The virtual storage appliance: Its evolution and outlook vs the array

The virtual storage appliance: Where it came from, how it cuts costs with commodity hard drives and prospects for storage in the hypervisor vs the traditional array.

As server virtualisation has evolved over the past few years, it has had a strong effect on the physical location of the storage that supports it. What started as direct-attached storage in the server has travelled full circle, via the array, and now we have the so-called virtual storage appliance (VSA).

At the advent of server virtualisation, storage was often directly attached to the physical machine that housed the hypervisor. This was like fighting today’s war with the last war’s tactics and technology. So, to answer the demands of many virtual servers in a few physical machines, shared storage became near ubiquitous, with a number of performance and scalability advantages.

Now we are seeing some signs of the movement of storage functions -- of its intelligence, if not the physical capacity -- to the virtual server hypervisor, in the form of the virtual storage appliance. What has driven this migration process, and what can we expect to see in the future as virtualisation continues to evolve?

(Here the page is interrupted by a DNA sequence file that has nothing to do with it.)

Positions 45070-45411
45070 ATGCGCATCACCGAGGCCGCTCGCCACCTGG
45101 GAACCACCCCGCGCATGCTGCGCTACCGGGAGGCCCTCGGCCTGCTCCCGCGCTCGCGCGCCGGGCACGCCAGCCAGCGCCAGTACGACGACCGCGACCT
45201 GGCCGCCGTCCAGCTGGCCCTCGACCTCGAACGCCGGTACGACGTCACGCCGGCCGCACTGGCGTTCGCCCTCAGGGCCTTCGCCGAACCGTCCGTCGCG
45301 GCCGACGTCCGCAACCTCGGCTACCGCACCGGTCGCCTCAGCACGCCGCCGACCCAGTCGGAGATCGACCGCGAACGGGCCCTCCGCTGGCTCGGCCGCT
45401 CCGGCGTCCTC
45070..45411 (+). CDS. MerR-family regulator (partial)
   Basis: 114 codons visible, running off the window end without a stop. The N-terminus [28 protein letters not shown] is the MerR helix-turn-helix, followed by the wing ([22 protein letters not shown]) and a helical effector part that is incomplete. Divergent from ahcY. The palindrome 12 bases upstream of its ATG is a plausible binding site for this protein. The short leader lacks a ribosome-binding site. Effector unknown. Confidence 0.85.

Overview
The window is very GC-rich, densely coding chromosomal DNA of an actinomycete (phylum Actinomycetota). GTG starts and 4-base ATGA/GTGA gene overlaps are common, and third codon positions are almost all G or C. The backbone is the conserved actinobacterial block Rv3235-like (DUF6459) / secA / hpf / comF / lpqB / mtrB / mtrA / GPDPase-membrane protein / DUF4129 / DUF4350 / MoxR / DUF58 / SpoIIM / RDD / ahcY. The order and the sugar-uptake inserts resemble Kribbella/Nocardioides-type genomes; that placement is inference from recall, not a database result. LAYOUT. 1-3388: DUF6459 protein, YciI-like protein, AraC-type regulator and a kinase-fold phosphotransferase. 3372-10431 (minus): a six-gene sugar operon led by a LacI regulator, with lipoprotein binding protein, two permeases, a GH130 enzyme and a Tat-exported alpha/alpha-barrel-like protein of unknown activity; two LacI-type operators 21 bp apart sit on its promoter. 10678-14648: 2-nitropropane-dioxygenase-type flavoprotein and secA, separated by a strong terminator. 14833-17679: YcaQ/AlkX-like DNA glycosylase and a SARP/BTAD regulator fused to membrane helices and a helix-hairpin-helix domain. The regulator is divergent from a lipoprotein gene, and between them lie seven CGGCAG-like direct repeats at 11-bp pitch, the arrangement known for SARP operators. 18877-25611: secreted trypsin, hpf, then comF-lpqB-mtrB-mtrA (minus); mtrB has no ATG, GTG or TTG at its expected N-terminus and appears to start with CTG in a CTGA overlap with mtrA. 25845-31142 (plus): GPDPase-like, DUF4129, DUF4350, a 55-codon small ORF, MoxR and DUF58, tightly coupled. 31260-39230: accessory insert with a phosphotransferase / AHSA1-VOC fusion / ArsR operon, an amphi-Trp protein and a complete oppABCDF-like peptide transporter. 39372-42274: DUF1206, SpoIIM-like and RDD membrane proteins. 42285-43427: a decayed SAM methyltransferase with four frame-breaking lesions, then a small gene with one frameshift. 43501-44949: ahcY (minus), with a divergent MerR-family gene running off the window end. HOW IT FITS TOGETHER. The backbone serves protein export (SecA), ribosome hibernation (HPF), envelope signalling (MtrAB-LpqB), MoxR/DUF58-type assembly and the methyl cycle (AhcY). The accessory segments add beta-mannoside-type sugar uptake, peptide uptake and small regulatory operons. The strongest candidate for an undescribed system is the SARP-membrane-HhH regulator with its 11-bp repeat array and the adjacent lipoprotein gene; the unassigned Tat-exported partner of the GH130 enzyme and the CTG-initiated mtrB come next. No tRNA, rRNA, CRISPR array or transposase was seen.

The pull of the hypervisor

Since EMC invented the intelligent storage controller with the release of Symmetrix in 1991, all storage arrays have depended on software to provide advanced functionality and features, from data protection via RAID to optimisation features such as thin provisioning, compression and data deduplication.

In recent years, we have seen the commoditisation of storage hardware as vendors have moved to use cheaper and increasingly more reliable components, and the “value-add” or intellectual property has been focused on software.

Consequently, we have also seen the rise of storage software products. Initially, these were for use in x86-based dedicated servers to create storage virtualisation appliances that could construct an array from heterogeneous or commodity components.

Companies such as LeftHand Networks and DataCore Software offered software-based storage solutions that could be deployed on standard Intel-based servers with embedded hard drives. This turned commodity hardware into a storage appliance, using software to provide the intelligence of multiple protocols and advanced features.